I think it’s important to show what the day to day really looks like. Especially with motherhood. It’s way easier than moms tell you — and just as terrible.
I was up a couple times that night, wordlessly sticking e.e. on the boob and dozing off like the present, involved mother I am. In the half-awake state that I was, I sketched out everything that needed to happen that morning: shower, a bowl of honey nut cheerios, maybe peanut butter toast. (No, no peanut butter toast. We had French toast and breakfast pizza in the fridge for lunch that day, so I didn’t need to eat a heavy breakfast).
This was the second week we were trying our new Sunday morning routine: I went to choir practice alone, then Erich and e.e. met me at church for the actual service.
e.e. stirred, squinting his eyes and grunting piggily. After eating his fill, e.e. screamed. Like, colicky baby scream. Inconsolable. Inexplicable.
A diaper change didn’t help. Feeding had obviously not helped. The only thing that helped was crazily dancing around the room, but that required two hands and a whole body, and I still needed to eat honey nut cheerios.
I got him quieted enough to pour dry cereal into a bowl, and then he screamed again, and I had a Very Important Decision to make: do I pour the milk into the cereal and risk leaving an increasingly soggy bowl of uneaten honey nut cheerios on the counter? Or do I not, and starve?
I poured that milk and ate every bite of those honey nut cheerios, while bouncing e.e. in the Baby Bjorn after every spoonful to prevent tears.
Handing him off to a sleepy Erich still curled up in bed, I gave explicit permission for him to stay home and tend to the inconsolable, inexplicable crying thing that was nothing like our angel child. There’s no point in dragging an unhappy baby to church if you’re just going to stand in the foyer and miss everything.
Upon my return home, I was happy to find that e.e. had gone to sleep. I was not happy to find that Erich had eaten both pieces of the French toast and breakfast pizza. “How selfish!” I hangrily yelled. “What kind of person eats both pieces?”
He offered to make it up by preparing me sausage (“I hate sausage!”) or what about an egg and English muffin (“no!”) or he could — (“it’s FINE, I’ll make myself a sandwich!”). I bitterly ruminated on how justice could not be properly dealt in a family environment, since eating both pieces of French toast and breakfast pizza is not a jailable offense.
I ended up lunching on popcorn and Craisins because I was too lazy to make myself a sandwich.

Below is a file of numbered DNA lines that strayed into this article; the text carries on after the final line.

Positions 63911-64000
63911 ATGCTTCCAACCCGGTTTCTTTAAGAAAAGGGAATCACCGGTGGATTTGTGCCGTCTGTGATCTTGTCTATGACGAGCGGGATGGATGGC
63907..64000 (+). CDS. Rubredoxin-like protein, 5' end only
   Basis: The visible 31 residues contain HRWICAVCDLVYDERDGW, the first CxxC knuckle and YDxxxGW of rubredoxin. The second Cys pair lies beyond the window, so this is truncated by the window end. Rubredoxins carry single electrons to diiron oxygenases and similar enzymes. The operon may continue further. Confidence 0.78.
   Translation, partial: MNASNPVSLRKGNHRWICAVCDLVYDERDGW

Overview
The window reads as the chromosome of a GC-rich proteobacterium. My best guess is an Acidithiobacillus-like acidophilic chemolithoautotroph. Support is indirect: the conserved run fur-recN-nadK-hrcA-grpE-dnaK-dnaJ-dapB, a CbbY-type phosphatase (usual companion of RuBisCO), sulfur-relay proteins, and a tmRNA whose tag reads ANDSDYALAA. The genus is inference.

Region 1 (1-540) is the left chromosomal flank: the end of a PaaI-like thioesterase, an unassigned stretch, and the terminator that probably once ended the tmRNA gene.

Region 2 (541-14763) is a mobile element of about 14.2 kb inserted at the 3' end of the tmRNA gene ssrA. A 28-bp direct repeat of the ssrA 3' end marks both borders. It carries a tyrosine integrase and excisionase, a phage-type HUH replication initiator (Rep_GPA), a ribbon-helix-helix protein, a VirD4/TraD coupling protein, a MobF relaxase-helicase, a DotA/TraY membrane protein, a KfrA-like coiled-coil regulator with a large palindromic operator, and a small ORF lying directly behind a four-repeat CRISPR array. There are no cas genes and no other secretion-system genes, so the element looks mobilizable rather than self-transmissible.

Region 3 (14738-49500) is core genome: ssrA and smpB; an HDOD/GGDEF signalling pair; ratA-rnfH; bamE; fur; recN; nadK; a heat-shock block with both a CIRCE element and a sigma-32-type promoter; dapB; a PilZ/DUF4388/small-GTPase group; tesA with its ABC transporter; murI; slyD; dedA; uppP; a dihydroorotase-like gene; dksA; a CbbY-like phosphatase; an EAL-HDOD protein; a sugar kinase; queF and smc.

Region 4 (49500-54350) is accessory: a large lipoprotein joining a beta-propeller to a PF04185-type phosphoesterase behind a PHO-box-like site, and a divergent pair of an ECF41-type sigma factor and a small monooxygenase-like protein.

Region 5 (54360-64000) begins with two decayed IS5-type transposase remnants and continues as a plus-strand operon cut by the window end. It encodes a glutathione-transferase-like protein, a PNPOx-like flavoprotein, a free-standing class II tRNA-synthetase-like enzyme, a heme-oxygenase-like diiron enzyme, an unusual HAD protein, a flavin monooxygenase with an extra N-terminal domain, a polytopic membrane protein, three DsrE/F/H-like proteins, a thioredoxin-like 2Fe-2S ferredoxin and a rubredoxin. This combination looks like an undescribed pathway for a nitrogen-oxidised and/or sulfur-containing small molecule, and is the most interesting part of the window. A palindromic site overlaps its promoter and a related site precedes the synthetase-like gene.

It was the warmest day of the year, and I spent it napping on the couch while e.e. smiled at the ceiling fan. We were going to go on a walk in the park, but we were too tired. By that time I had forgiven my selfish husband and snuggled up next to him to watch Saturday Night Live.
e.e. screamed periodically through the day, and I Googled and Googled things until I came to the conclusion that he was teething (chewing, check; drooling, check; inexplicable, inconsolable wailing, check). I tried looking at his gums, but his tongue got in the way, or he was screaming. I tried getting him to gnaw on a cold washcloth to ease gum pain, but he knitted his eyebrows together and squalled.
And we were supposed to go out to dinner that night with my in laws.
“You go, I’ll stay home,” I said, holding a wailing baby while Erich threw on dress clothes. “I don’t think it’s fair to bring him out in public when he’s not feeling well. And I hate nursing in public.”
“He’ll be fine,” said Erich.
e.e. cried and cried in the car, and then fell asleep for hours like normal.
e.e. went to bed nicely, and I went to bed too late.
e.e. slept until 5 AM, a joyous occurrence that used to be regular until he discovered that I would feed him at any and all hours of the night. Even though I got six solid hours of uninterrupted sleep (well, not counting the times I naturally woke up and poked him to make sure he was still breathing), I woke up on the terrible, horrible, no good, very wrong side of the bed.
“You could’ve woken up on my side of the bed,” Erich later placated me. “I woke up with a sore back.”
So I tried to sleep and put e.e. back to sleep at the same time, which never works, and involves unnecessary nursing, repeatedly sticking the pacifier back in his mouth, and patting his back until he wakes me up a half hour later and I realized we must have both dozed off. I was having a really strange but interesting dream, and he woke me up right before the exciting conclusion, which would have probably been lame, after all.